Last month, at Leasing Life’s annual conference and European equipment finance awards, almost 200 delegates from more than 70 companies gathered in Berlin for a day of information sharing and a glittering evening of prize giving. Fred Crawley and Antonio Fabrizio reveal some of the key points raised by the host of eminent speakers
For some time now, senior lessors have been engaged in what has largely been a theoretical debate about whether bank-owned leasing companies might at some stage begin to lose some of their hard won and jealously guarded independence.
Ever since the downturn hit leasing, however, it has become less of a theoretical possibility and more of a reality, with lessors increasingly referring key risk and credit decision-making to their parents.
The extent to which this independence may be sacrificed was at the heart of an important speech at the conference by John Howland Jackson, who made his first speaking appearance since his appointment as CEO of ING Lease Holding earlier this year.
“Leasing will no longer be a remote subsidiary business but a core product of the bank,” he said.
As a result, bank-owned lessors in future will be less and less able to act independently of group policy, meaning leasing will no longer be ‘an industry apart’.
Jackson was keen to stress, however, that he had not predicted an integration of ING Lease Holding into its parent, nor any erosion of leasing’s strengths as a product.
He added: “We must be extremely careful not to bury that product’s qualities in banking. We must keep a firm grasp of operational functions, and product specification – the biggest impact will be on distribution mediums.”
As an eminent wholesale banker of 35 years’ experience, the appointment of Jackson to the leadership of ING’s leasing arm has been, for many, symbolic of a general move by banks to gain closer control of their asset finance subsidiaries.
“Leasing has been described as an ‘industry apart’,” said Jackson, “and that can be a dangerous thing in the current environment.”
He explained this in the context of ING’s recent group-level business review, as a result of which the bank’s insurance business is to be separated and exited by 2013.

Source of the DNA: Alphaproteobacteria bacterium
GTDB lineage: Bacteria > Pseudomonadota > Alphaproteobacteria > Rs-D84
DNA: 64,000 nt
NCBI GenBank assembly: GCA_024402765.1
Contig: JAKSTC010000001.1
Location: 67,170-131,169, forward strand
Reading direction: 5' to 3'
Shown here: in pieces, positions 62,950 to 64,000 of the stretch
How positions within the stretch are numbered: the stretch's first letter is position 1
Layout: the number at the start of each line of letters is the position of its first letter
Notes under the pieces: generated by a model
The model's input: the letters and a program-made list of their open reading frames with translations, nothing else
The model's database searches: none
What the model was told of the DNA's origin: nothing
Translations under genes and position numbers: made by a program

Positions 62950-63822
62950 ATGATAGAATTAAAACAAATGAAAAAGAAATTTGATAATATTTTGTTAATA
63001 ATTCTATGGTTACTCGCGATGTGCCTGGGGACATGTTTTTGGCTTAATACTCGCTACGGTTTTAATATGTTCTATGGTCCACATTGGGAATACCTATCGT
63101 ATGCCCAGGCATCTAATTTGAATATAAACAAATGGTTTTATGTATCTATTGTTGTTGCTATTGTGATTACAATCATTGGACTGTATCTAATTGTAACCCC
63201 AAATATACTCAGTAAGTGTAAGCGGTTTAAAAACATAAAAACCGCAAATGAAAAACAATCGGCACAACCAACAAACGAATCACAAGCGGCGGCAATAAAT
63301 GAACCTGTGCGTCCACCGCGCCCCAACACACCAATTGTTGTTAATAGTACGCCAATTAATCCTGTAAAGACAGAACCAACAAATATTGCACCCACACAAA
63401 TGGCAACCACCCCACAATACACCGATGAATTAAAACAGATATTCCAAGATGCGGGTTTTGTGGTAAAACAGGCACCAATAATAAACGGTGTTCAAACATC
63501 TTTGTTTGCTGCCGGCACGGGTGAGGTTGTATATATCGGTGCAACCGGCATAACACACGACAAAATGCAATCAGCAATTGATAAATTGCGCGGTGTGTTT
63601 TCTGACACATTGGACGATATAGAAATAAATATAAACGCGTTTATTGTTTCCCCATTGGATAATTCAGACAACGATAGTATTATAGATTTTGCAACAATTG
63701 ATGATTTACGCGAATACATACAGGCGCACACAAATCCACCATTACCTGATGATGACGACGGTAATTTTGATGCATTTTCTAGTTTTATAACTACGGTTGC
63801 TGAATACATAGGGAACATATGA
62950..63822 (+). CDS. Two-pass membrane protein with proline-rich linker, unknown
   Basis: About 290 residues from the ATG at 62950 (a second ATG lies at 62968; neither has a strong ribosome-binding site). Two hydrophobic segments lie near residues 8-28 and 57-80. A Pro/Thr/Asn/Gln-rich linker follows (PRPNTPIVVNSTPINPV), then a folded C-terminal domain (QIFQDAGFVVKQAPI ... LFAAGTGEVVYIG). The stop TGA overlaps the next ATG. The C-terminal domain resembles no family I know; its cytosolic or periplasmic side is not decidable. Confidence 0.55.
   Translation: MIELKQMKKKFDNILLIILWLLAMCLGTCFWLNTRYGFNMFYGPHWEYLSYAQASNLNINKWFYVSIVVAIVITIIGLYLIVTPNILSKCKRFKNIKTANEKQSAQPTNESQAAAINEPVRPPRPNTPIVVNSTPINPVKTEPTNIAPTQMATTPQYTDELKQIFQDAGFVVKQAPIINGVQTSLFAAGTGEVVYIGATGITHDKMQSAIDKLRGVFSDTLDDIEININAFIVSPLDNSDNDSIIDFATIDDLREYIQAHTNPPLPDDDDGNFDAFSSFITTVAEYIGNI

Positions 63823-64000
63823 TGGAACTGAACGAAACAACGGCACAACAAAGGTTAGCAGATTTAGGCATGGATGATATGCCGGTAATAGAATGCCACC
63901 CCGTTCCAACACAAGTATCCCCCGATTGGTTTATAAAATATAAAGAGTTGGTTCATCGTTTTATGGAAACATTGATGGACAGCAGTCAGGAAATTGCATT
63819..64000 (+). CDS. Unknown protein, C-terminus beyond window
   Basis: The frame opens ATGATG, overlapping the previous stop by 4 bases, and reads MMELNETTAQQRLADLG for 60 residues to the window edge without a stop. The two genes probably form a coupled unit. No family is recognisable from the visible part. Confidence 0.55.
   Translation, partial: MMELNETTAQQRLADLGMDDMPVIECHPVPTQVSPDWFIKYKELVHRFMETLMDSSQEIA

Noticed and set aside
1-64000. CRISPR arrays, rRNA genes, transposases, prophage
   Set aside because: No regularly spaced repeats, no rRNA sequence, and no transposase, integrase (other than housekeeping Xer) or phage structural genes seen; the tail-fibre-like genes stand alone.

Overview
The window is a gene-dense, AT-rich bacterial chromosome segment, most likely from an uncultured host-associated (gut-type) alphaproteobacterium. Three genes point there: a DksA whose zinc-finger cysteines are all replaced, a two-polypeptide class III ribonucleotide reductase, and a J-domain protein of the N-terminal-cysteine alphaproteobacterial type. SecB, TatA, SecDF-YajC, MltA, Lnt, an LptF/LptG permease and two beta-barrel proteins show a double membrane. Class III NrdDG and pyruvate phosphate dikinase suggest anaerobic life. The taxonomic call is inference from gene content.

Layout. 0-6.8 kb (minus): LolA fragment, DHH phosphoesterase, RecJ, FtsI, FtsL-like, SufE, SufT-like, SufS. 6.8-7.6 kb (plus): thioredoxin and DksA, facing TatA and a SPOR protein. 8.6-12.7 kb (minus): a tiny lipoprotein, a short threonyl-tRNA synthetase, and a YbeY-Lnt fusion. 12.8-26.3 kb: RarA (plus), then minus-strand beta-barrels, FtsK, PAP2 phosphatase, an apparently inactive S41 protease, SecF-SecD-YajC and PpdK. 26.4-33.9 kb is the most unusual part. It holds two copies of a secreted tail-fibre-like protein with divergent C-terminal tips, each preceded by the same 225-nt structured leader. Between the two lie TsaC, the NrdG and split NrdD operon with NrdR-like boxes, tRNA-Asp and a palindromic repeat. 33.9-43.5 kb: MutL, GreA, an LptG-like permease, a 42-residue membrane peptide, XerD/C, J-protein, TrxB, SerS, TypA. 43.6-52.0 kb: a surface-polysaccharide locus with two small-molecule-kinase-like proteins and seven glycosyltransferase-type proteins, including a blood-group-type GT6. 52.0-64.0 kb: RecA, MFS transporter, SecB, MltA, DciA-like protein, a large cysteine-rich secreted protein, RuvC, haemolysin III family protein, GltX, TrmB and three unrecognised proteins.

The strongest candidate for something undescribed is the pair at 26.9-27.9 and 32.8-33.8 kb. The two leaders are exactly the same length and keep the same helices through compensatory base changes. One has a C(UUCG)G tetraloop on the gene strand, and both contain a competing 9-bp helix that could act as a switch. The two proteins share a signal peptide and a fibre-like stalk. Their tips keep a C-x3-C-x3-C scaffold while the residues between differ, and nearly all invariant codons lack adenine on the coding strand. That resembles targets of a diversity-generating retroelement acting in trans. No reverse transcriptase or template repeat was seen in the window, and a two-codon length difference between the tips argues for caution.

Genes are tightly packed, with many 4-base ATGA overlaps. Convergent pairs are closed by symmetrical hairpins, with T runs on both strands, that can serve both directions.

As part of the same review, he said, ING’s leasing business had had to reapply to be part of the group at large – and had passed “with flying colours”.
“However,” he said, “the great surprise to me, as someone who had been part of the bank’s management, was the ignorance at the highest level of what leasing actually does.”
Not all predicted a future of greater handing over of power to bank parents. Bill Stephenson, chief commercial officer of De Lage Landen, was convinced leasing would not only maintain its cultural independence, but grow in significance as a business in its own right.
“This industry has never before had a clean slate on which to rebuild business models, and we can afford to do so now because, for the time being, there is much less competition around,” Stephenson said.
Low competition, he added, was allowing respite on margins long enough for lessors to concentrate on their product offering in terms of service and specification.
He warned that if the industry followed the temptation to reduce pricing, however, it would raise the threat of financial products becoming “commoditised” in the eyes of customers, leaving little to separate leasing companies except price.
To Stephenson, retention and development of senior staff with deep product understanding will be a major priority in years to come.
“When recovery occurs, the baby boomers will retire, and a tsunami of departures may occur,” he said. “There needs to be a huge focus on HR now, unless the industry wants a mass exodus of its best and brightest when good times return.”